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Eur J Cardiothorac Surg. 2019 Feb 1;55(2):247-255. doi: 10.1093/ejcts/ezy247.

The Ross procedure versus prosthetic and homograft aortic valve replacement: a systematic review and meta-analysis.

Author information

Michael G. DeGroote School of Medicine, McMaster University, Hamilton, ON, Canada.
Department of Clinical Epidemiology and Biostatistics, McMaster University, Hamilton, ON, Canada.
Department of Medicine, McMaster University, Hamilton, ON, Canada.
Population Health Research Institute, Hamilton, ON, Canada.
Division of Cardiac Surgery, McMaster University, ON, Hamilton, Canada.
Division of Cardiac Surgery, Montreal Heart Institute, Universite de Montreal, Montreal, QC, Canada.
Department of Medicine, Université de Sherbrooke, Sherbrooke, QC, Canada.
Bristol Heart Institute, University Hospitals Bristol NHS Foundation Trust, Bristol, UK.
Department of Cardiology, "Prof. Dr. CC Iliescu" Institute for Cardiovascular Diseases, Bucharest, Romania.
Division of Cardiology, Heart Center, Luzerner Kantonsspital, Luzern, Switzerland.
Division of Cardiac Surgery, Peter Munk Cardiac Centre, University of Toronto, Toronto, ON, Canada.
Division of Cardiac Surgery, Western University, London, ON, Canada.



Young adults undergoing aortic valve replacement (AVR) have decreased life expectancy compared to matched controls. The Ross procedure aims to improve valve lifespan while avoiding anticoagulation. We prepared a systematic review and meta-analysis to assess the Ross procedure compared to conventional AVR.


We searched MEDLINE, EMBASE and Cochrane CENTRAL for studies evaluating the Ross procedure versus any conventional AVR in adult patients. We performed screening, full-text assessment, risk of bias evaluation and data collection independently and in duplicate. We evaluated the risk of bias with the ROBINS-I and Cochrane tools and quality of evidence with the GRADE framework. We pooled data using the random- and fixed-effects models.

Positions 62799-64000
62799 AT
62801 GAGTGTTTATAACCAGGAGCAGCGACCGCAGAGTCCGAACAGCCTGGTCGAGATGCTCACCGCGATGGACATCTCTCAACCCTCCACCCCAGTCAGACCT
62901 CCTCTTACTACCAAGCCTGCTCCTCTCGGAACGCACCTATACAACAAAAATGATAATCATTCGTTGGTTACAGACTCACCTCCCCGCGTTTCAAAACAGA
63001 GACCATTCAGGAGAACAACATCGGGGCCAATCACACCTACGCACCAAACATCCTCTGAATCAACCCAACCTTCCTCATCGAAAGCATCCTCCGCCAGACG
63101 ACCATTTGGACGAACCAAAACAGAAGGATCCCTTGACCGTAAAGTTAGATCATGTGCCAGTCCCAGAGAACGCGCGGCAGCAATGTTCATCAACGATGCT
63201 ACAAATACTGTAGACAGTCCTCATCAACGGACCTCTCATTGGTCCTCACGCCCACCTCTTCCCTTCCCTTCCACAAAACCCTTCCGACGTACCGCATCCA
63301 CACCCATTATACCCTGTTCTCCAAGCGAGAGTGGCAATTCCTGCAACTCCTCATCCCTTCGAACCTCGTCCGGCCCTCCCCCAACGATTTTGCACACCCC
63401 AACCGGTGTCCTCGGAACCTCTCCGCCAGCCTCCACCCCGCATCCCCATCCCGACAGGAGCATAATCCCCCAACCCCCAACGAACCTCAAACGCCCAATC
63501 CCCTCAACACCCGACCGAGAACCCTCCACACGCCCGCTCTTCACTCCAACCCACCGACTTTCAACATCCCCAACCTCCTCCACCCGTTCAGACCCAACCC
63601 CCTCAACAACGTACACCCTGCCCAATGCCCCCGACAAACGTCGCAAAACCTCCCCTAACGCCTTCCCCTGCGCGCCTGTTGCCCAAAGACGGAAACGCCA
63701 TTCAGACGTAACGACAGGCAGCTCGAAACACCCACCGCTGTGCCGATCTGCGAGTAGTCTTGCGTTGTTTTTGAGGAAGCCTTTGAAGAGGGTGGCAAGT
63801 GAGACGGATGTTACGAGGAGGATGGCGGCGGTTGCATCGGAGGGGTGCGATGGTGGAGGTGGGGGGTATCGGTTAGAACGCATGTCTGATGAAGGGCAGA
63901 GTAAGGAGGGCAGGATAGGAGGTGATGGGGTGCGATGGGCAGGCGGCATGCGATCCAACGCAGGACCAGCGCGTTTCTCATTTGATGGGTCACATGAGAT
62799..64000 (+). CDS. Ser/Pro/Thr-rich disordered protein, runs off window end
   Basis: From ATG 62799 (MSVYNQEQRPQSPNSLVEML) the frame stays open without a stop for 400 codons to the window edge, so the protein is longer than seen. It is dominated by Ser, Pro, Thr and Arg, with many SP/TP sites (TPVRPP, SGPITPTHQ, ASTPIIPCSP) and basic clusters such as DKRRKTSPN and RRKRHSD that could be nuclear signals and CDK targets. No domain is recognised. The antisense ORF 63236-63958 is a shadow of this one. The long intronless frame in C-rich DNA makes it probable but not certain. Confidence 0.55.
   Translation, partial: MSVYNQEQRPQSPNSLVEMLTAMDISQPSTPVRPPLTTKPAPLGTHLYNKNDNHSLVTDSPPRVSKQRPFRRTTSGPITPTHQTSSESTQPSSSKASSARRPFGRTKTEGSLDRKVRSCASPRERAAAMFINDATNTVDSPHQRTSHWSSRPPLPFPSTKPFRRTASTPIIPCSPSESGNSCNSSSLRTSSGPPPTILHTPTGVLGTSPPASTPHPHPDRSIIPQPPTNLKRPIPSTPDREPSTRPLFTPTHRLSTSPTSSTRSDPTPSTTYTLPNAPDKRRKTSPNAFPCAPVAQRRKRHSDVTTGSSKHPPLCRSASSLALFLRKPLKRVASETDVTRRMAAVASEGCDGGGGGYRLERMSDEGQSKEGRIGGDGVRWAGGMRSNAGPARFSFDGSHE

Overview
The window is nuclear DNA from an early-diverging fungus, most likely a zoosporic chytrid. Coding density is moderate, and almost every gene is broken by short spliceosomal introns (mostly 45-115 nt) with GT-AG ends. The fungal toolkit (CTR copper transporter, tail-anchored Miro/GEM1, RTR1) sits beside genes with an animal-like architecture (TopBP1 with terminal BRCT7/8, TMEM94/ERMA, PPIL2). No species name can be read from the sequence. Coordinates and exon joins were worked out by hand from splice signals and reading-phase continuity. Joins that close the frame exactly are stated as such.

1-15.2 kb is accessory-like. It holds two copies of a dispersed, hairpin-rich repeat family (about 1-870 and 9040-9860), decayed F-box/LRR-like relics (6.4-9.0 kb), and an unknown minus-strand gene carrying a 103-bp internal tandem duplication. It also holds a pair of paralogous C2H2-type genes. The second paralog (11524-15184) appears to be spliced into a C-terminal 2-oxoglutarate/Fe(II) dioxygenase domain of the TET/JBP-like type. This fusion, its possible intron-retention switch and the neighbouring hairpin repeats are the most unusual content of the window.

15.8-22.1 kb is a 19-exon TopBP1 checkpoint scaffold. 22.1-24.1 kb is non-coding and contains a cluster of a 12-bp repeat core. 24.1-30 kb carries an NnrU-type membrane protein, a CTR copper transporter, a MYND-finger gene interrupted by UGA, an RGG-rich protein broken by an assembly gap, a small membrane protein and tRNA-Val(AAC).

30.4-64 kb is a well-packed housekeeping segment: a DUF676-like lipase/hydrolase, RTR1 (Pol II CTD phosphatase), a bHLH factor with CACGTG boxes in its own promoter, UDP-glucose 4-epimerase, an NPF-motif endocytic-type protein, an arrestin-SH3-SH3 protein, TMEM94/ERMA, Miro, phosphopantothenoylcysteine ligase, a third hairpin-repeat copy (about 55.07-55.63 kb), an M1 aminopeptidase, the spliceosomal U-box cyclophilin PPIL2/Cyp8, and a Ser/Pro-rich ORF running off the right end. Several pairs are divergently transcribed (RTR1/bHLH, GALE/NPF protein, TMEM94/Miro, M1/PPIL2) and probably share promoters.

Thirteen observational studies and 2 randomized controlled trials (RCTs) were identified (n = 5346). No observational study was rated as having low risk of bias. The Ross procedure was associated with decreased late mortality in observational and RCT data [mean length of follow-up 2.6 years, relative risk (RR) 0.56, 95% confidence interval (CI) 0.38-0.84, I2 = 58%, very low quality]. The RCT estimate of effect was similar (mean length of follow-up 8.8 years, RR 0.33, 95% CI 0.11-0.96, I2 = 66%, very low quality). No difference was observed in mortality <30 days after surgery. All-site reintervention was similar between groups in cohorts and significantly reduced by the Ross procedure in RCTs (RR 1.41, 95% CI 0.89-2.24, I2 = 55%, very low quality and RR 0.41, 95% CI 0.22-0.78, I2 = 68%, high quality, respectively).


Observational data, with residual confounding, and RCT data suggest a late survival benefit with the Ross procedure with no increased risk of reintervention when compared to conventional AVR. Considering the quality of available evidence and limited follow-up, additional high-quality randomized studies are required to strengthen these findings.

Systematic review PROSPERO registration:



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